Deer (Odocoileus virginianus) are native to all continents except for Australia and Antarctica. They live in “edge” habitats, which are usually manmade or natural breaks that divide two different terrains, like woods and plains. The woods they use for cover and shelter, while they use the open land to graze in. Most female deer (does, cows or hinds) do not have antlers, but the male deer (bucks, bulls, stags or harts) do. They are actually the only animal that has antlers — the fastest growing living tissue on earth. Each year the deer grows new antlers from spring until fall. At this time, the soft tissue on the antlers sheds and by winter, the antlers fall off to immediately begin growing again.
Deer have a great sense of hearing, vision and smell. They have the ability to move their ears in any direction without moving their head, which gives them their great sense of hearing. Both of their eyes are on the side of their head, giving them the ability to see a view of 310 degrees. And with their impeccable sense of smell, deer can smell predators from far off. Not only do they have great senses, they have powerful muscles in their legs that make it easy to run 40 miles per hour or jump 10 feet high.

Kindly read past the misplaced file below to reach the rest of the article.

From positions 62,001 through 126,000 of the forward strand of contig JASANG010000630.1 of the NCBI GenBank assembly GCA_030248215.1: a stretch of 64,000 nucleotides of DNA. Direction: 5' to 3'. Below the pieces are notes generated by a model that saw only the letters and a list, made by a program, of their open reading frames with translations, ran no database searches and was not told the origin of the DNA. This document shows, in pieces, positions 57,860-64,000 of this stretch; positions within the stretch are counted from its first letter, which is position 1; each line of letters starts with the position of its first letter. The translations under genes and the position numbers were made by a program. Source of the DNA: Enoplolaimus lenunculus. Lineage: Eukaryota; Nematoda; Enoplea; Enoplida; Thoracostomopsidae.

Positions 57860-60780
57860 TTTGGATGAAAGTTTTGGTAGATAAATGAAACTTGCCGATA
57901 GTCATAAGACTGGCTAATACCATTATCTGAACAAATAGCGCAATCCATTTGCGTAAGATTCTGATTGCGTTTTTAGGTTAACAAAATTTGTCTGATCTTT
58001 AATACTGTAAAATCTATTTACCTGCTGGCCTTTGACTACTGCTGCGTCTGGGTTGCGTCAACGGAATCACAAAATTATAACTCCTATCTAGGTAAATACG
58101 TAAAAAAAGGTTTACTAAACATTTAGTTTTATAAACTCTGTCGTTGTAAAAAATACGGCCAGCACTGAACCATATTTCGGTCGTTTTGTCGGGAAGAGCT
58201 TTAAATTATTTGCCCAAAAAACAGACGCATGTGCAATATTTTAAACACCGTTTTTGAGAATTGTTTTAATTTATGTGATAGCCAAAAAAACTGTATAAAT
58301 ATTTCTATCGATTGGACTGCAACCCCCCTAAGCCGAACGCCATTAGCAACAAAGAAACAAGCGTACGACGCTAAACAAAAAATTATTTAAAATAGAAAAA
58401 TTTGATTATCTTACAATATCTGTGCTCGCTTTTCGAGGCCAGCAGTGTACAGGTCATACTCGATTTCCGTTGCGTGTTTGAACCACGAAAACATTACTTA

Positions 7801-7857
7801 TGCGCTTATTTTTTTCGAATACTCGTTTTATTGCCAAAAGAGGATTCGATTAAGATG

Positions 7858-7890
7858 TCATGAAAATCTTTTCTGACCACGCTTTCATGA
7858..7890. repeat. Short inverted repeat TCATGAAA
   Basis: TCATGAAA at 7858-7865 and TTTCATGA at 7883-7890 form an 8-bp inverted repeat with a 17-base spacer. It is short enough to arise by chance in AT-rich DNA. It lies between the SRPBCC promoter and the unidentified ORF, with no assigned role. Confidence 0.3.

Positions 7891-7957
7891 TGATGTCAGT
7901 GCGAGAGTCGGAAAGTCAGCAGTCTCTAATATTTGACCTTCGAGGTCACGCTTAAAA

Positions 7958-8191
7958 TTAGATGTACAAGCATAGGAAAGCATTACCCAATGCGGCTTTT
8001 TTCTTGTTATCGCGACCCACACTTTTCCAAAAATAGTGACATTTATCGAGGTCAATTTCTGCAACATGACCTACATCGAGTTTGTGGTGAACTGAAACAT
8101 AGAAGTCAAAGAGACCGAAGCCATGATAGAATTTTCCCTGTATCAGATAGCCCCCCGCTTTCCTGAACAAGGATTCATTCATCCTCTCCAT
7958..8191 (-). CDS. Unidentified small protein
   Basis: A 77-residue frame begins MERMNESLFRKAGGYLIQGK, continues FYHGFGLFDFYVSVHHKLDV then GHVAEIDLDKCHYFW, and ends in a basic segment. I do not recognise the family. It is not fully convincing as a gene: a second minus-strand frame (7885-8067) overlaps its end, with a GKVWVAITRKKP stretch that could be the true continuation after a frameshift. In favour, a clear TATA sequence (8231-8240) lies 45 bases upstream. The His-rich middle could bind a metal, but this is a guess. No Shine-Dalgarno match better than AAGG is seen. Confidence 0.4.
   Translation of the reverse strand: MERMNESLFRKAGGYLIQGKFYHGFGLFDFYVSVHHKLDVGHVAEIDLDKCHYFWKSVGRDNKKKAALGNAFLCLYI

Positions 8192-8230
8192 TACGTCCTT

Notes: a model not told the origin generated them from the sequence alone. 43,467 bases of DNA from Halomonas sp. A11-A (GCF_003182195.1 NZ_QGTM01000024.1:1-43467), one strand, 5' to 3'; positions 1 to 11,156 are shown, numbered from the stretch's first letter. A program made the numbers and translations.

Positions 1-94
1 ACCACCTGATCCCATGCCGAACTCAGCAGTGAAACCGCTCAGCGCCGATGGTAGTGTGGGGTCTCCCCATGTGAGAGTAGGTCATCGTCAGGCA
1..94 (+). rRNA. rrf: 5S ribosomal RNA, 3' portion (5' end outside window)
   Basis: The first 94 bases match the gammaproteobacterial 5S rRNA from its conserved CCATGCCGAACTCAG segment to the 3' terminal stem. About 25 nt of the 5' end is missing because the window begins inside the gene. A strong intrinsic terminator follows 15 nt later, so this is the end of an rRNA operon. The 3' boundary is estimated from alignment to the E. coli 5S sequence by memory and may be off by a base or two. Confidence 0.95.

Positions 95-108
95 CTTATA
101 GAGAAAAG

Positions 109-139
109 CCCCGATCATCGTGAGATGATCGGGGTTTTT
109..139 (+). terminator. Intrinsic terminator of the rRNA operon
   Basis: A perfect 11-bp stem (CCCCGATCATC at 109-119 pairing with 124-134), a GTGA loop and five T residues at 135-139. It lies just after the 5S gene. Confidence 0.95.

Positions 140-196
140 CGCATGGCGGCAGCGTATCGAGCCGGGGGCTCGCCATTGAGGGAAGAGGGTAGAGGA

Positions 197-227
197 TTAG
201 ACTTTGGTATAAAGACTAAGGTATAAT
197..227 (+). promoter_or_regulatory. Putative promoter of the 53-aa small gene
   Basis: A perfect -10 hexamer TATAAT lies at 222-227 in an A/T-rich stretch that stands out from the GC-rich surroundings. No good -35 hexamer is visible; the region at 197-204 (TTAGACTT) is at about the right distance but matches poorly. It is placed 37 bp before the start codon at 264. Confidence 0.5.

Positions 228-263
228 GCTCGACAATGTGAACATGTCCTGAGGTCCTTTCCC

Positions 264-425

Mating season occurs for deer between October and January. The doe will give birth after 7 months, usually to between one and three fawns. Lucky for the does, their fawns are protected by a lack of scent, so no predator can smell them.
Fun Deer Facts
- The white-tailed deer is named after the white underside of its tail, which it shows when it’s in danger.
- Deer are herbivores, but their stomach allows them to eat a wide variety of foods, from grass to nuts to fruits.
- Deer can jump up to 10 feet high, and in one single bound, they can jump as far as 30 feet.
Click here to go back to Animal Facts and Information.